That's because a new memo from Deputy Defense Secretary Patrick Shanahan prohibits the use of GPS-enabled devices - including wearable fitness trackers and smartphone apps that can track your location - in deployed settings, the Department of Defense announced Monday.
The move to increase troop security comes in part as a response to exercise-logging company Strava publishing a map compiling its users' activity.
Specifically, their use can be authorized after "conducting a threat-based comprehensive Operations Security (OPSEC) survey" or if the use of geolocation on government-issued devices is necessary to carry out a mission.
The change comes more than seven months after an worldwide security student, Nathan Ruser, reviewed information released by the GPS tracking company Strava and discovered that a "global heat map" it provided could be used to map the locations of USA troops and other security forces overseas.
The devices themselves will not be banned.
Defense personnel who aren't in sensitive areas will be able to use Global Positioning System applications if their commanders conclude it doesn't pose a risk.
"We don't want to give the enemy any unfair advantage", Army Col. Rob Manning, a Pentagon spokesperson, told reporters on Monday.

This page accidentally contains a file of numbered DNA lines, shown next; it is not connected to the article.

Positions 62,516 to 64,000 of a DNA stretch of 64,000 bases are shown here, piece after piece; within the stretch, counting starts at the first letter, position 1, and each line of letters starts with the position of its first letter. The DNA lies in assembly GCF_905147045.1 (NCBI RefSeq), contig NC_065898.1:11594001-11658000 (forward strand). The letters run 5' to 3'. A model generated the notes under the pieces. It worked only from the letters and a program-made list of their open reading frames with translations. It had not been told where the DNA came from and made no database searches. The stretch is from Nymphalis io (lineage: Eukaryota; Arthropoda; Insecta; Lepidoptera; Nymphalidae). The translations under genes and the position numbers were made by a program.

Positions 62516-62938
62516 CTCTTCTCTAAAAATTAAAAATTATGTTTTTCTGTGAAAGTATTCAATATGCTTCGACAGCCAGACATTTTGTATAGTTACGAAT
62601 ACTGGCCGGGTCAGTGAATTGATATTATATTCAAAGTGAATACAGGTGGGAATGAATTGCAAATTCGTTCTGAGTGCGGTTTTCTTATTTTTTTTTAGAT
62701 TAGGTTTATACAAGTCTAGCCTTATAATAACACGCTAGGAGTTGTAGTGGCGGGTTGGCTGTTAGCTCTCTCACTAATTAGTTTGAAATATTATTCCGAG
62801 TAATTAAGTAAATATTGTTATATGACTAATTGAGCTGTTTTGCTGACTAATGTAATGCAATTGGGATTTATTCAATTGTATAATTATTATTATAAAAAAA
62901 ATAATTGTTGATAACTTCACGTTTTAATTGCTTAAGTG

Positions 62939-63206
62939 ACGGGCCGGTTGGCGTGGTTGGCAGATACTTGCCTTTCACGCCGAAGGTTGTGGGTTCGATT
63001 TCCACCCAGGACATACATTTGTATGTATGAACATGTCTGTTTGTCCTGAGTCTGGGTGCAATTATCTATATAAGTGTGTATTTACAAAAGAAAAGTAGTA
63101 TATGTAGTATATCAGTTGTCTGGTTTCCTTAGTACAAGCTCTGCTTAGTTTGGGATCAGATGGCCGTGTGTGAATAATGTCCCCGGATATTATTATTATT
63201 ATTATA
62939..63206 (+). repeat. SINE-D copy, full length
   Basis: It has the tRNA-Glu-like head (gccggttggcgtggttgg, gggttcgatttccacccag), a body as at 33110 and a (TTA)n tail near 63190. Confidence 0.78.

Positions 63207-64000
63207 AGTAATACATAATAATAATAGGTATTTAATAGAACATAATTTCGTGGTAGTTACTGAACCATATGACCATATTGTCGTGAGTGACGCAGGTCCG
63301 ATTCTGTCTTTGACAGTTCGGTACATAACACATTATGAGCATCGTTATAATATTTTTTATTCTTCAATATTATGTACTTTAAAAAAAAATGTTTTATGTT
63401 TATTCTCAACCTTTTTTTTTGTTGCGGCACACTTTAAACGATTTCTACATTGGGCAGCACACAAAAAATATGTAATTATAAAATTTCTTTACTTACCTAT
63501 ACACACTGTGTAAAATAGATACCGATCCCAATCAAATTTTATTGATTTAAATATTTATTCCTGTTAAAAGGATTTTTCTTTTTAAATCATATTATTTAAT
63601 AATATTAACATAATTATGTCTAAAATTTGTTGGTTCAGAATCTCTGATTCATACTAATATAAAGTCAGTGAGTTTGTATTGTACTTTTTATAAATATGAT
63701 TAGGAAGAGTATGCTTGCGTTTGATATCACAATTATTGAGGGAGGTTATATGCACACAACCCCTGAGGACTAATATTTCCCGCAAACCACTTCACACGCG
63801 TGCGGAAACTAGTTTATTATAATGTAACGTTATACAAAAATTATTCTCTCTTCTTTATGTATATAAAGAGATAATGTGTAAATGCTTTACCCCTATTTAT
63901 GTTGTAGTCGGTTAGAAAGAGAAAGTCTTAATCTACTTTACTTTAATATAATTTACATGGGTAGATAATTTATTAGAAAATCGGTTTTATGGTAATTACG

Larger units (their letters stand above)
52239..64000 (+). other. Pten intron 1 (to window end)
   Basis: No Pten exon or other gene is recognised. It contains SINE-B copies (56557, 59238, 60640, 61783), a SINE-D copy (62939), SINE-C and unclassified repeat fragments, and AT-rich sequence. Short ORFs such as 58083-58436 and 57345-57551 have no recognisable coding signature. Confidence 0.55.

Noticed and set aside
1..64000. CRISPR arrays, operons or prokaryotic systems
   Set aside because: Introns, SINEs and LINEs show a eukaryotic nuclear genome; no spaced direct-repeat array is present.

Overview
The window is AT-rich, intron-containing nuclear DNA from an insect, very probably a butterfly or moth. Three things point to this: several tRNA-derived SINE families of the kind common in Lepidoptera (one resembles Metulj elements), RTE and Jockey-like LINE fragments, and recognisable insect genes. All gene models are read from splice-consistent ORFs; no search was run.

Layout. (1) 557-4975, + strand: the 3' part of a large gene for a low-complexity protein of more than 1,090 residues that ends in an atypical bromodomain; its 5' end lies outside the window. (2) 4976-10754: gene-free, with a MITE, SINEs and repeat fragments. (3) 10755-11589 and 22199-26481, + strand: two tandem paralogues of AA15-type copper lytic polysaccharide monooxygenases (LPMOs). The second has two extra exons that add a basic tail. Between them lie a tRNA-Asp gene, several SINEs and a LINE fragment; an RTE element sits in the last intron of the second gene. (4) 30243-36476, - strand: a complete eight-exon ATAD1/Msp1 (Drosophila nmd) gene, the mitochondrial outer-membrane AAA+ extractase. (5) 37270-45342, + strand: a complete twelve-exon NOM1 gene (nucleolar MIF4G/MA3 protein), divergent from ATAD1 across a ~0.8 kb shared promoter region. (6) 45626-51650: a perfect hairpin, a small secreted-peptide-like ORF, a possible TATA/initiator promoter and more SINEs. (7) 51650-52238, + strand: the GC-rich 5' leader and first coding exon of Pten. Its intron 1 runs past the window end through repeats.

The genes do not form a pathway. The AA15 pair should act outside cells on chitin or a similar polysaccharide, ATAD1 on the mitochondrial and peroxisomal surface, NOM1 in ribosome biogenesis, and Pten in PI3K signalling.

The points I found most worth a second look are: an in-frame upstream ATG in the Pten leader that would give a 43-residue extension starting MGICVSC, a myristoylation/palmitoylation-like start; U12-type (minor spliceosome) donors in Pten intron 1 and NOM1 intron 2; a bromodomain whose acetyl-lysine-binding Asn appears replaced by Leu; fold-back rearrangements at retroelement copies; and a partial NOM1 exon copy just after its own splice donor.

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"Zooming in on one of the larger bases clearly reveals its internal layout, as mapped out by the tracked jogging routes of numerous soldiers", The Guardian reported at the time. As CNN noted, the rule would apply to a wide range of products and apps including fitness trackers, smartphones and potentially even dating apps.
The Pentagon immediately launched a review, noting that the electronic signals could potentially disclose the location of troops who are in secret or classified locations or on small forward operating bases in hostile areas.
This is the second memo affecting the use of cellphones and other electronic devices that the department has released in recent months.
That memo allowed cellphones to still be used in Pentagon common areas and offices, but made clear the current practice that requires phones be left in daily-use storage containers located outside the secure spaces where sensitive or classified materials are handled or discussed.
Military commanders will be able to make a judgment call on when troops can power up their smart devices, depending on the status of their operation.
Military officials are set to create risk management guidelines and new training for those devices within 30 days, the report said.